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Labor Unions

Starbucks Workers Walk Out Ahead Of Shareholder Meeting

Starbucks workers at over 100 US stores walk out ahead of shareholder meeting Workers hold protest in Seattle outside of Starbucks’ headquarters in response to the company’s aggressive anti-union efforts Michael Sainato @msainat1 Wed 22 Mar 2023 10.27 EDT Starbucks workers at over 100 stores around the US walked out on Wednesday ahead of the company’s annual shareholder meeting and held a protest in Seattle outside Starbucks’ headquarters. The actions were launched in response to Starbucks’ aggressive anti-union efforts against worker organizing, which have included allegations of firing dozens of workers in retaliation for union organizing, intimidation, store closures, withholding benefits, schedule cuts and delays in bargaining a first union contract. Starbucks has denied or rejected all allegations and charges of labor law violations.

Getting The Members Into Motion At UPS

Rank-and-file activists at UPS have a huge task: getting our 340,000 co-workers ready to mount a credible strike threat by August 1. Luckily we don’t have to do it alone, like we did in 2013 and 2018. This time we have the support of Teamsters President Sean O’Brien, Secretary-Treasurer Fred Zuckerman, and the rest of our international leadership. We have a contract campaign coordinator, internal organizers, and a whole team of staff from the international union to engage members and coordinate all our efforts toward one big fight. But we need to show UPS that the whole membership is ready to fight, not just the leaders. Rank-and-file Teamsters need to be active and ready to walk if our demands aren’t met.

It’s A New Day In The United Auto Workers

The machine will churn no more. Nearly 80 years of top-down one-party rule in the United Auto Workers are coming to an end. Reformer Shawn Fain is set to be the winner in the runoff for the UAW presidency. As of Thursday night, Fain had a 505-vote edge, 69,386 to 68,881, over incumbent Ray Curry of the Administration Caucus. Curry was appointed by the union’s executive board in 2021. There are around 600 unresolved challenged ballots. (This story will be updated with the final vote tally when we have it.) “By now, the writing is on the wall: change is coming to the UAW,” said Fain. “You, the members, have already made history in this election, and we’re just getting started. It’s a new day in the UAW.”

Unintimidated, Amazon Workers Unionize Their Workplaces

The historic union election victory at the JFK8 Amazon warehouse on Staten Island sent shockwaves throughout the US and beyond, but New York is not the only place Amazon workers are organizing. In Moreno Valley, California, workers at the ONT8 warehouse have been doing the painstaking work of organizing for years, and now they are attempting to unionize with the independent Amazon Labor Union, facing the same union-busting playbook from Amazon management that workers in Staten Island, Bessemer, Chicago, etc. have faced.

Underpaid And Insulted, Maximus Call Center Workers Organize

Their effort to unionize really got underway in 2018 when thousands of workers came forward to allege wage theft totaling $100 million. Eventually the Department of Labor found wage and hour violations affecting 2,224 workers. The federal contractor at the time, General Dynamics Information Technology, agreed to pay $553,131 in back wages, according to a CWA spokesperson. Maximus bought the company out in November 2018. But despite the hefty settlement, the organizing began to fizzle because of high turnover. Then last year, workers walked off the job in Louisiana, Mississippi, Kentucky, and Virginia in March, May, and November, demanding voluntary recognition of their union and higher pay.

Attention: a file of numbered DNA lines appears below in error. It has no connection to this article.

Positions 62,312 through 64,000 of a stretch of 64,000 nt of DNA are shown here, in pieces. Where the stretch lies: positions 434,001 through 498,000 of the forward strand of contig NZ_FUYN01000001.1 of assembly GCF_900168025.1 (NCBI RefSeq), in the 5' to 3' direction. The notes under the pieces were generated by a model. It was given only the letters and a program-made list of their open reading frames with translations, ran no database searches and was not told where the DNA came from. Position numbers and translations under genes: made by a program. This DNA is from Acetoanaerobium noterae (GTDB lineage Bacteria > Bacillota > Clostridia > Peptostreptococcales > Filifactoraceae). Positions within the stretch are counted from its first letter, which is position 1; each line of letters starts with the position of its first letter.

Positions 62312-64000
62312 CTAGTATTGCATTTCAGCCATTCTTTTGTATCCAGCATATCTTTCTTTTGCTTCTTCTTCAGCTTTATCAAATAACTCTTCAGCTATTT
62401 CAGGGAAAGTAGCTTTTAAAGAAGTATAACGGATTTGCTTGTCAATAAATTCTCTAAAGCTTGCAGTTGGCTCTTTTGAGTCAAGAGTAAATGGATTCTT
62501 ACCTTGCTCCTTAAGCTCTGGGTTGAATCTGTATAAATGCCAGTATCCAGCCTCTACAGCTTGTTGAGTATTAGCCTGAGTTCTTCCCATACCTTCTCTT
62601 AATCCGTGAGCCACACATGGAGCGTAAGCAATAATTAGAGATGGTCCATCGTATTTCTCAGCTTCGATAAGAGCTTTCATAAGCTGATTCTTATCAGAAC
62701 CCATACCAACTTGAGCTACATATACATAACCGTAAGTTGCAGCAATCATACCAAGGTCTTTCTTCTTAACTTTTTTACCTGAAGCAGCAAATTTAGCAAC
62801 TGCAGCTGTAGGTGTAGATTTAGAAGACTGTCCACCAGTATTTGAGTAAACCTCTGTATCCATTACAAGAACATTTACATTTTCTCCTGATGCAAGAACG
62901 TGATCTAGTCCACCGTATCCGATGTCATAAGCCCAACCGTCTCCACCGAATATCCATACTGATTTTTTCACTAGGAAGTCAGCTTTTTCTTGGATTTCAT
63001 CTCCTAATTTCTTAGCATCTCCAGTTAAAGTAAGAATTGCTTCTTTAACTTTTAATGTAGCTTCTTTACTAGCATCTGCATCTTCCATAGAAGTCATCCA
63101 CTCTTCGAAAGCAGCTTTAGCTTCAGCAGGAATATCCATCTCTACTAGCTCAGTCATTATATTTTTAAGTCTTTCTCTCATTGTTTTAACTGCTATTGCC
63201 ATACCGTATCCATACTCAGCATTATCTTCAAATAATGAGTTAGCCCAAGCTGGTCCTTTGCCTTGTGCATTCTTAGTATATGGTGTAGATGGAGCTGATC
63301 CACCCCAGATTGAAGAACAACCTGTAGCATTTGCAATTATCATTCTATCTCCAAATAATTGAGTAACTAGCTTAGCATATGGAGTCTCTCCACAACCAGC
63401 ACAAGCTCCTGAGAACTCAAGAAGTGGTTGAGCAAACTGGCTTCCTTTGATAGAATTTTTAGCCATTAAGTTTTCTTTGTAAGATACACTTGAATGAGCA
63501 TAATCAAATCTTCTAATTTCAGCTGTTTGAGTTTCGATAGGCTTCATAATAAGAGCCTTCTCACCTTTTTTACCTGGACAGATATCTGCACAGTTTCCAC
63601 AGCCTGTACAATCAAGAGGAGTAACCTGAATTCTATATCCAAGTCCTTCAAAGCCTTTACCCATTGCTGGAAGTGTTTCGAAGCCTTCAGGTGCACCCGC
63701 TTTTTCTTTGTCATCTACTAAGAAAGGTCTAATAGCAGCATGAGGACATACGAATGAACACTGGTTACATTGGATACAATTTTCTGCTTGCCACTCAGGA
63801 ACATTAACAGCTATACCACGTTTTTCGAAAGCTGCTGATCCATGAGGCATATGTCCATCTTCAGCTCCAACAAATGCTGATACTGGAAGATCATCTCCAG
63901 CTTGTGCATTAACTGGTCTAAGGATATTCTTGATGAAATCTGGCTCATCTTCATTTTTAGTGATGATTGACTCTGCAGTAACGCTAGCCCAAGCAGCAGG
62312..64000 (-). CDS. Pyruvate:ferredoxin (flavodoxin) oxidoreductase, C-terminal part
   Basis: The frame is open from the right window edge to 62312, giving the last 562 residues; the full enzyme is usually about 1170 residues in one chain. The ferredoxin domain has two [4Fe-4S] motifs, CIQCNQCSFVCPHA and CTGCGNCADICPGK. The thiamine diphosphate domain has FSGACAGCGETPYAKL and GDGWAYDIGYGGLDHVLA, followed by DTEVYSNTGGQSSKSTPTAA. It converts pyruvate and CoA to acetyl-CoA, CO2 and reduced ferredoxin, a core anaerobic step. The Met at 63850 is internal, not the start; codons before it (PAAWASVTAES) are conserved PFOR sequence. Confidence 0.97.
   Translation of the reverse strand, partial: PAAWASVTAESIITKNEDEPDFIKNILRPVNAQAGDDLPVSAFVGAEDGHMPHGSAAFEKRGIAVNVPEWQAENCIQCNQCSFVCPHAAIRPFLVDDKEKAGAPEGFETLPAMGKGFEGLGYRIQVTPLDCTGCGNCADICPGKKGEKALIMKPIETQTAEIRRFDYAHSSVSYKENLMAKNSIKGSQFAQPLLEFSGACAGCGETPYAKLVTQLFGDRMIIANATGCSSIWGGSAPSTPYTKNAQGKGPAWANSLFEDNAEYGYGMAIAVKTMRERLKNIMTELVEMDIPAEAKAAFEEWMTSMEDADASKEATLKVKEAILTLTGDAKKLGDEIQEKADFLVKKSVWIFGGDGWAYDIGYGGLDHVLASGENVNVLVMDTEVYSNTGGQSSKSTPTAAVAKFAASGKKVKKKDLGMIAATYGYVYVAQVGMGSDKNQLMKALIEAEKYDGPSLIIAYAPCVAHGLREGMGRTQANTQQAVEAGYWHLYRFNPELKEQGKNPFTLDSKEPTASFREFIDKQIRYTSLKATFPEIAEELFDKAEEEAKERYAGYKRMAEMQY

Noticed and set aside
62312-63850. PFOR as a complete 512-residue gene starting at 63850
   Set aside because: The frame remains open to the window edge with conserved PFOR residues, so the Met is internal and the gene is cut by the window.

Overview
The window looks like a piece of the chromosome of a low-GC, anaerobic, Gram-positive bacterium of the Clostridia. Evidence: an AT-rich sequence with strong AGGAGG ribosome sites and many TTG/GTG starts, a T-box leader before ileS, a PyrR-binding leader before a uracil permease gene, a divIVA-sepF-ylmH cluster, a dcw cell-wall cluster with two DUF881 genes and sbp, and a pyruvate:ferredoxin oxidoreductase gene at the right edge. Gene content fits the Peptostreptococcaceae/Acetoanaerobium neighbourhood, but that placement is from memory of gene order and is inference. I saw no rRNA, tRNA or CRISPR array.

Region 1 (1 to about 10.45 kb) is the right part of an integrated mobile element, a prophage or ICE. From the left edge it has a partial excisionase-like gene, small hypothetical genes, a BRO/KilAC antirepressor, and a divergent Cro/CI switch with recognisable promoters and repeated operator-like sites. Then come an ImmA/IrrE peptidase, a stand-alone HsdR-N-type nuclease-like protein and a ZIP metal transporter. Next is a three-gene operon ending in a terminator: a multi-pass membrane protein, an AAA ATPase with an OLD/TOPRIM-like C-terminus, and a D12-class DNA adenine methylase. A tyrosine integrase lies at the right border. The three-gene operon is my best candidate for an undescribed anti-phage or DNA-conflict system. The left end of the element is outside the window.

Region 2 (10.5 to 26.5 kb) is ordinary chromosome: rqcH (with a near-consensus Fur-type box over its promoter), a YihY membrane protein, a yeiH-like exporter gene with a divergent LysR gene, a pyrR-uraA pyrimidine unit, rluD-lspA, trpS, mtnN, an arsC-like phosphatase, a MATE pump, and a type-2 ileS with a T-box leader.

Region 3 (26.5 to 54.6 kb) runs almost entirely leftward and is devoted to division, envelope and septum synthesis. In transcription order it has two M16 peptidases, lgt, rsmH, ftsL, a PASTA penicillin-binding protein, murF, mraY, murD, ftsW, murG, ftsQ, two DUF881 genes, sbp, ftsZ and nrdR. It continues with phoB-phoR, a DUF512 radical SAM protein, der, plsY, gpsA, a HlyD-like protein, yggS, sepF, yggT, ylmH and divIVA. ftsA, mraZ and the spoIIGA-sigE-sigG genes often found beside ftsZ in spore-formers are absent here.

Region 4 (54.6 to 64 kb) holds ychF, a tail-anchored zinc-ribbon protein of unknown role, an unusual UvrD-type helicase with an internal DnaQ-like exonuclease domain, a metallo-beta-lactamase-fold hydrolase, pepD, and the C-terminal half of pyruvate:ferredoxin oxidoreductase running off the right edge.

Game Workers Are About To Take On The Biggest Boss Fight Of All

Madison, Wisconsin - The American Dream never seemed real to Justin Smith, who grew up in Ohio’s Akron-Canton area. Factories had vanished, taking well-paying blue-collar jobs with them. Watching his single-parent mom do her best to survive on low-wage gigs, he got used to dreaming small. Then came the pandemic, which wiped out Smith’s hotel concierge job in Madison, tossing him into a year of unemployment and depression. In 2021, at the age of 34, he found a warehouse job at a retail gaming store for $11 an hour — much less than he’d earned before. It was a financial heartbreak millions of workers know well.

Tesla Workers At Buffalo Plant Launch Union Campaign

The organizing drive under way at Tesla Inc.’s plant in South Buffalo is putting a spotlight on one of the region’s largest private employers, and drawing more attention to region for its union activity. The campaign, launched by Tesla Workers United, also marks a new push by Workers United, which has supported organizing efforts by workers at area Starbucks stores. Those workers’ election victories have sparked organizing campaigns at stores across the country. If the effort to organize the RiverBend facility succeeds, it would become Tesla’s first unionized workplace. On Tuesday, the campaign was generating national media attention, given the prominence of its CEO, Elon Musk, and the company itself as an electric vehicle maker.

$340 Million Anti-Labor Consulting Industry Is Behind Union-Busting

The remarkable spikes in union activity over the last few years have given many on the left cause for hope: could we be on the precipice of a resurgent, newly galvanized U.S. labor movement? In the first three quarters of 2022, the National Labor Relations Board (NLRB) documented a 53 percent increase in organizing petitions — including startling wins by new, independent unions at Starbucks, Amazon, Trader Joe’s, and numerous others, across many sectors. There’s a widespread sense that a qualitative shift has taken place. That said — despite the perceptible increase in agitation — on quantitative measures, the picture is not quite so rosy. Overall union density in fact declined in 2022, to a new low of 10.1 percent. It’s yet to be seen if newly roused energies will translate into sustained, structured power. By some metrics, much of the present organizing wave seems to have been dashed upon the rocks — in no small part thanks to a merciless backlash from the bosses.